I used EAC till last week.Now i use easy CD-DA extractor.With this program i can set the ripping speed to low 4x.This is a very small improvement,but still i can hear it in A-B test.
I did not find this option in EAC.
Cerrot thanks,i always thought that external drives are better.
So, exactly what is the consensus...can the actual drive make any difference - even when you are using software with "exact copy" and error correction?? Provided that you accurately transfer all of the bits, does it matter how you transferred them?
Some drives will have lower error rates than others but it is the drive and ripping software together that matters.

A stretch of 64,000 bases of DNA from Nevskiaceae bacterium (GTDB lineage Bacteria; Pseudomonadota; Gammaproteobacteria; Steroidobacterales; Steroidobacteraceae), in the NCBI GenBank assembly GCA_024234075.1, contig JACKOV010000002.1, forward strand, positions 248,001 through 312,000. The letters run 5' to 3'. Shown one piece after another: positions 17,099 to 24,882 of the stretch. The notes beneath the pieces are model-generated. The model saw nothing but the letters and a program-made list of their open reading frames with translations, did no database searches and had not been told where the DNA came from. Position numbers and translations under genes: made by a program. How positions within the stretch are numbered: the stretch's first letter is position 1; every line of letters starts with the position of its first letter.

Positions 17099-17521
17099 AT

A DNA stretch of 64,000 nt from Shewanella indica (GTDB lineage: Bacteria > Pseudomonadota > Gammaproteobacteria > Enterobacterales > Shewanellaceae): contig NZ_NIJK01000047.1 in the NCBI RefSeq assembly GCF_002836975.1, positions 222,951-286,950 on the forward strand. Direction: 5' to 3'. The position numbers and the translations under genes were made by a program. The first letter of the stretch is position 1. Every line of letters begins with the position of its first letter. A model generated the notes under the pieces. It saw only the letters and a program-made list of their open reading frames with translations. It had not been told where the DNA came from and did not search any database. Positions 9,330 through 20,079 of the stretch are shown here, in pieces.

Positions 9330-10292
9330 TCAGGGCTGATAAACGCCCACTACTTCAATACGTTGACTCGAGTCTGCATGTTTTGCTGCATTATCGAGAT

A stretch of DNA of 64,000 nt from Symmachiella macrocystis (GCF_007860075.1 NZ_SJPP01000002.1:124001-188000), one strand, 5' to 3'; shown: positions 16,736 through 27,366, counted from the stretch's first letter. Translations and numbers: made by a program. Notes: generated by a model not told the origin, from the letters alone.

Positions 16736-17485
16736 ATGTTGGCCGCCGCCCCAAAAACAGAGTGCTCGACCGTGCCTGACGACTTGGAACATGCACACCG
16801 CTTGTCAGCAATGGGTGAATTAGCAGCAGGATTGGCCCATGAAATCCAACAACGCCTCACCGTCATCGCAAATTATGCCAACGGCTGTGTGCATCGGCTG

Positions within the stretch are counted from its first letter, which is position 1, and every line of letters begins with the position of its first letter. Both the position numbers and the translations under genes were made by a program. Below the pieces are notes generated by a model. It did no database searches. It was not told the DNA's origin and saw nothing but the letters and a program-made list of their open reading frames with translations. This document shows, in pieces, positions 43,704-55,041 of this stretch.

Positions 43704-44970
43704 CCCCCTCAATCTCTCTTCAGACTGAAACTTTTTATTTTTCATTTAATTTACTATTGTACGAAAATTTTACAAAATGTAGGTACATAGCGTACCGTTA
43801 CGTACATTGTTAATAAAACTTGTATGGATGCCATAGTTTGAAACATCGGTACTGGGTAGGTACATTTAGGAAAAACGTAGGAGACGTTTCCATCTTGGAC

Higher error rates off the optical drive will result in re-reads of the same data multiple times and hence longer rip times though assuming software is configured to handle errors off the optical drive properly..
It doesn't matter how you transfer them to server disk storage, only that they get there correctly.
It does matter how they are transferred to the DAC because the source device provides the clock needed to convert the bits to sound accurately.
Some DACs will resample and reclock themselves in which case then the source device providing the bits to the DAC matters less as well.
I think that drive maters.I think that since every audio transport has (some) jitter, also a PC drive must have some.
And if it was all the same, than the Muillenium CD mat could not make any difference also...and it does.
I also think there more and less accurate bits transfers.